Greener Journal of Biological Sciences

Open Access

Greener Journal of  Biological Sciences Vol. 3 (1), pp. 031-47January 2013

 © 2011 Greener Journals

Research Paper

Manuscript Number: 112212285

 

Dry Season Browse Preference for the Black Rhinoceros (Diceros bicornis): The Case of the Midlands Black Rhino Conservancy (MBRC), Zimbabwe

 

Makaure Jand *Makaka Caston2*

 

 Biological Sciences Department, Midlands State University, P. Bag 9055, Gweru

 

*Corresponding Author’s Email: makakac@ msu. ac. zwcmakaka@ yahoo. com, Phone number +26354260450 ext 340


Abstract:

Dry season browse preference for the black rhinoceros (Diceros bicornis) was studied at the Midlands Black Rhino Conservancy (MBRC), Zimbabwe, in 2010. Free ranging black rhinos were tracked and 8 687 individual bites were recorded at 131 feeding stations and 616 feeding points. Only 34 plant species accounted for the black rhino diet. Trees contributed much of the diet (52.9%) followed by shrubs (44.0%) and lastly herbs (7.3%), with most of the browse (68.7%) coming from the 1.0-1.5m height category. Early dry season diet was richer and more evenly distributed (34 species, H'=3.812.) than late dry diet (27 species, H' =3.413). Acacia nilotica, Acacia karoo, Dichrostachys cineria, Ziziphus mucronata, Lantana camara, Gardenia volkensii and Rhus tenuinervis constituted the principal diet of the rhino, contributing 69.4% and 81.6% of the browse in the early dry and late dry season respectively. In the early dry season L. camara was the most important principal species contributing 32.9% of the browse, scoring the highest proportional usage. (0.33) and was also the most available (0.26), a position that switched onto A nilotica in the late dry season. The restricted diet obtained in the study may encourage wandering of rhinos into unprotected neighbourhoods making them prone to poaching.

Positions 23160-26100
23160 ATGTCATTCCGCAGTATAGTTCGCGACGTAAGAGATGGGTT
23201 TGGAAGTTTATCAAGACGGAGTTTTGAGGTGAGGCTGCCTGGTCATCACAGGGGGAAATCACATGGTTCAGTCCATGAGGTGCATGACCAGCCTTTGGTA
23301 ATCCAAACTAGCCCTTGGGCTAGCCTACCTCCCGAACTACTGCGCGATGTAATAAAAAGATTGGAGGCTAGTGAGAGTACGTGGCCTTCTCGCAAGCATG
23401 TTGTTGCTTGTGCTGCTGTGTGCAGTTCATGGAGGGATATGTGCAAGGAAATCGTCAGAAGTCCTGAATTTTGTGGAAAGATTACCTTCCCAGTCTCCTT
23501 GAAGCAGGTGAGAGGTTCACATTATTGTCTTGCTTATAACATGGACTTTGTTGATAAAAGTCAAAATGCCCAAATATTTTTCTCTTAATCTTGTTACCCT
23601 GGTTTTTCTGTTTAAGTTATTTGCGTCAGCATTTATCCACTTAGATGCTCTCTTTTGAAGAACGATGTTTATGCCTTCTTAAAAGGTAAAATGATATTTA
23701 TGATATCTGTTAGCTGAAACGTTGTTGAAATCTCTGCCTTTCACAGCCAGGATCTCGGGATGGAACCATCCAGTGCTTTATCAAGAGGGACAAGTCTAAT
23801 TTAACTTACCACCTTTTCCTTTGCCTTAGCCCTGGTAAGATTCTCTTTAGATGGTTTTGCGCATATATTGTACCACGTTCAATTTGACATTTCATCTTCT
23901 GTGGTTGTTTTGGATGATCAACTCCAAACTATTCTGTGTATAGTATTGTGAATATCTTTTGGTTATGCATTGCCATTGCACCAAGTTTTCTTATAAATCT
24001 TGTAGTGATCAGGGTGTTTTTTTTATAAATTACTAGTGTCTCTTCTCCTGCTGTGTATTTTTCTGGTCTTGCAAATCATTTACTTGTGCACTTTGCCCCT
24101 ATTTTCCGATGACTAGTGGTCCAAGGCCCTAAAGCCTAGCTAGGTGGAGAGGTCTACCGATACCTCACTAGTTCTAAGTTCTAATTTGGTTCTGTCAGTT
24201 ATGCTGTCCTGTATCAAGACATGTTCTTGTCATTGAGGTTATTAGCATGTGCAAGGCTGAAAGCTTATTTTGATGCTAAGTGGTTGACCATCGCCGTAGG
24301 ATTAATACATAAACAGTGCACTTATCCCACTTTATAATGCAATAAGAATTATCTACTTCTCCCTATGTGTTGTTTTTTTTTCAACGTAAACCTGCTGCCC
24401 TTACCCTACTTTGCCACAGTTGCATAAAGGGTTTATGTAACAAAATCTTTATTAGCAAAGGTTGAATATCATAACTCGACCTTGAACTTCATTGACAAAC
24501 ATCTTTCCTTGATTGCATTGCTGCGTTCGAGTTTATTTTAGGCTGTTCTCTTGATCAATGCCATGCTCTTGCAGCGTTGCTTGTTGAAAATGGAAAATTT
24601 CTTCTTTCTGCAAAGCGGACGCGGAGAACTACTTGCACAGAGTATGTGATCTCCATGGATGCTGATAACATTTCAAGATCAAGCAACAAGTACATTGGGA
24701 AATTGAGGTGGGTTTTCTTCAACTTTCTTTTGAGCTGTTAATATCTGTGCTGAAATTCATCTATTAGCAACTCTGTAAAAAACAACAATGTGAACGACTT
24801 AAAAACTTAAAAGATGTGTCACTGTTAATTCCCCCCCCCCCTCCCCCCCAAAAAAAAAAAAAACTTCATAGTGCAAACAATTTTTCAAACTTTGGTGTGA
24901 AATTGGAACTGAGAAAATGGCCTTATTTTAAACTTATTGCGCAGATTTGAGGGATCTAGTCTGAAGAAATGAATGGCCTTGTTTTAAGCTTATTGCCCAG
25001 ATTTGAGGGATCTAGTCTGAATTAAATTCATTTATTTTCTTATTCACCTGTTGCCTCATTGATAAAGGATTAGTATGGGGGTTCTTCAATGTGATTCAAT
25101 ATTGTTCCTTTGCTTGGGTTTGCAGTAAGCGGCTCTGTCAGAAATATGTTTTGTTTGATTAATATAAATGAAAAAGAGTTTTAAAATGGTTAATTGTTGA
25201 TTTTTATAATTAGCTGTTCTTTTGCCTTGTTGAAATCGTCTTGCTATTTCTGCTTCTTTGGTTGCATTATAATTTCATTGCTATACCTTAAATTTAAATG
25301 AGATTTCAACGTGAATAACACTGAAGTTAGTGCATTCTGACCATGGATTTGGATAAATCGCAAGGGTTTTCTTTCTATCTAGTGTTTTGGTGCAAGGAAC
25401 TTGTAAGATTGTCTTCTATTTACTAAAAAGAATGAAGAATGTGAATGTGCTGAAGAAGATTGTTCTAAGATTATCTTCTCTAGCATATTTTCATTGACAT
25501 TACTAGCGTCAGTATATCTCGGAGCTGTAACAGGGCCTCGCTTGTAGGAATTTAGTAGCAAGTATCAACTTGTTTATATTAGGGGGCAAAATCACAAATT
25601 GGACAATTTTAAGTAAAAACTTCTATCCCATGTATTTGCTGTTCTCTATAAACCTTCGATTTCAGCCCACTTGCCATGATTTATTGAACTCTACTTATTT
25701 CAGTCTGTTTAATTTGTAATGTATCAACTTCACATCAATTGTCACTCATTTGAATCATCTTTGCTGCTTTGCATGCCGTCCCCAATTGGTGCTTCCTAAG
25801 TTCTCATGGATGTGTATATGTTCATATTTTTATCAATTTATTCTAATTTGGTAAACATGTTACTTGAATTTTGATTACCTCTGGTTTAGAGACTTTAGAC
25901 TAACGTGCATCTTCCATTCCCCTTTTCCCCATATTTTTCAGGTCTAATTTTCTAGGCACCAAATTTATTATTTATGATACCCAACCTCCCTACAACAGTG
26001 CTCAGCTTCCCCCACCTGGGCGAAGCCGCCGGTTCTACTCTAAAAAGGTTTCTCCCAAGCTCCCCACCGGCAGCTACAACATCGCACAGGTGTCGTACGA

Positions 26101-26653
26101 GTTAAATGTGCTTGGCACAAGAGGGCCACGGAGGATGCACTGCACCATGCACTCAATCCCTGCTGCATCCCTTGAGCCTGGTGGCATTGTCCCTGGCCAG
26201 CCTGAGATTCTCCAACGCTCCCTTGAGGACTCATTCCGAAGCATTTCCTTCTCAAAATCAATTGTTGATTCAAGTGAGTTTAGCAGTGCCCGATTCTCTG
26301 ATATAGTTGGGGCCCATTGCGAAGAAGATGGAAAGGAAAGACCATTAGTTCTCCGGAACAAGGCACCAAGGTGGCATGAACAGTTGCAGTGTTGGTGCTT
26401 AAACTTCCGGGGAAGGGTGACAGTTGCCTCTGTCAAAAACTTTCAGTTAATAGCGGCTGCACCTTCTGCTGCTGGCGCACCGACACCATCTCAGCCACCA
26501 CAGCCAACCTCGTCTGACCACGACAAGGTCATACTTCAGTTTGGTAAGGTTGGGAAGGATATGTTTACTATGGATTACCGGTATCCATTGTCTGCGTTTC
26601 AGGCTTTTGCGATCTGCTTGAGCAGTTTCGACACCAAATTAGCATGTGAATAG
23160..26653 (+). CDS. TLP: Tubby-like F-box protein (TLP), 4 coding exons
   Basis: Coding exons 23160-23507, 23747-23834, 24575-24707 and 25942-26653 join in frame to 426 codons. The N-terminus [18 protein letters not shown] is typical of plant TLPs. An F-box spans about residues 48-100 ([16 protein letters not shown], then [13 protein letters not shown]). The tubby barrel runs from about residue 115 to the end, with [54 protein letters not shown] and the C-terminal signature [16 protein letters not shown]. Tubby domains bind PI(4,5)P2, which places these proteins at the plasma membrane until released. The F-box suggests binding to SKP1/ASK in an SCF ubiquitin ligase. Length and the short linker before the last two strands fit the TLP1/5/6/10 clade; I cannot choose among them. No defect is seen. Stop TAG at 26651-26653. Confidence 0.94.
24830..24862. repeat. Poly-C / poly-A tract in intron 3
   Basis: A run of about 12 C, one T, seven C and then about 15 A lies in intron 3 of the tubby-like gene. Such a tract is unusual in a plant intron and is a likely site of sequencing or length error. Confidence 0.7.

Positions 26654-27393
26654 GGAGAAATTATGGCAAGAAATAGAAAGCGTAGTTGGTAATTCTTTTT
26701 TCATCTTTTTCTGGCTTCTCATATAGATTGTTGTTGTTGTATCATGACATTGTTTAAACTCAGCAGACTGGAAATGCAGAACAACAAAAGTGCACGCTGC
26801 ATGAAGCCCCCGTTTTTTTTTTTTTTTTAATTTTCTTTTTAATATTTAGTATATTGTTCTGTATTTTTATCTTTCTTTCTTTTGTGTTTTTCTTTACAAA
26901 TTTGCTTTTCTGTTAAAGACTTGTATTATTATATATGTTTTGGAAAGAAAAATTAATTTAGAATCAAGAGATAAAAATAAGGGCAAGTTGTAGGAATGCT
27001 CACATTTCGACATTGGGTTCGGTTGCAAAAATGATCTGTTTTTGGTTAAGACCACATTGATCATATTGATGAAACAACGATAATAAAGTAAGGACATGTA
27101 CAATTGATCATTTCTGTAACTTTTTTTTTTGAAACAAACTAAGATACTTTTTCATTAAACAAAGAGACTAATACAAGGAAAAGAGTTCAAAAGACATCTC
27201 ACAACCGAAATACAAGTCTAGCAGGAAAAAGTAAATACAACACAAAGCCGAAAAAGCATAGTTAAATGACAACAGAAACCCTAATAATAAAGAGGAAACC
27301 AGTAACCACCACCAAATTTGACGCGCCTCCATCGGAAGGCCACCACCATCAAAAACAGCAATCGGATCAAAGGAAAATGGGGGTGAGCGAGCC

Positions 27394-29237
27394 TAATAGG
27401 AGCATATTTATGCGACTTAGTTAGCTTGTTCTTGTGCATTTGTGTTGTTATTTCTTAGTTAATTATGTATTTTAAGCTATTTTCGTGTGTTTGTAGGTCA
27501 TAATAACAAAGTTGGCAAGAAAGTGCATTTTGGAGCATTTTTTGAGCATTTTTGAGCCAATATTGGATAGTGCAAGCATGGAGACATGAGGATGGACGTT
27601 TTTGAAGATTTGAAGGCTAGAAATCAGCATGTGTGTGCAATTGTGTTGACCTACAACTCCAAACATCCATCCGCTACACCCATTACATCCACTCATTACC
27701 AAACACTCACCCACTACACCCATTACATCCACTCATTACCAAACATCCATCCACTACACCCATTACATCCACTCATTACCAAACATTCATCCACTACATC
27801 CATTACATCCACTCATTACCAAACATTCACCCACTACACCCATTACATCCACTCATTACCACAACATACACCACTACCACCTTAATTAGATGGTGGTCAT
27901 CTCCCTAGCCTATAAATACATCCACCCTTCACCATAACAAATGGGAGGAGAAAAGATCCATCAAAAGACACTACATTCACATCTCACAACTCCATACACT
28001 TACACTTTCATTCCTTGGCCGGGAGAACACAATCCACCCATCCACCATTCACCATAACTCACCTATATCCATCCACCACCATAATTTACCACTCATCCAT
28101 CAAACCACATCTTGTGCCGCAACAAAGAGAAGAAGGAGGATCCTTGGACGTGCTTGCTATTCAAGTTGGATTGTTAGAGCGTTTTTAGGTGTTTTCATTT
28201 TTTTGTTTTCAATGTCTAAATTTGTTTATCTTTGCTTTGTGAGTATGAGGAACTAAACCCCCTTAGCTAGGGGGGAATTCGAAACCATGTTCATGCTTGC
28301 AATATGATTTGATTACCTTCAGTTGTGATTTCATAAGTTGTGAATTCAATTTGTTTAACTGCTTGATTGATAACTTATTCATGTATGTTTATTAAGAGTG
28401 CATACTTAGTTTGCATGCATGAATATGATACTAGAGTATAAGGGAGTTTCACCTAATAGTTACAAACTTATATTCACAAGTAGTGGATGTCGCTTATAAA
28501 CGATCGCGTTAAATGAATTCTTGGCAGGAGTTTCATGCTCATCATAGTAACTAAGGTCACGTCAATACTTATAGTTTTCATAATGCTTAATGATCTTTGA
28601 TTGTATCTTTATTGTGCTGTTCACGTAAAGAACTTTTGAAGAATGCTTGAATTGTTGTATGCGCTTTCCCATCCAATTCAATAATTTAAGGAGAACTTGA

Keywords: browse, Diceros bicornis, feeding station, principal species.

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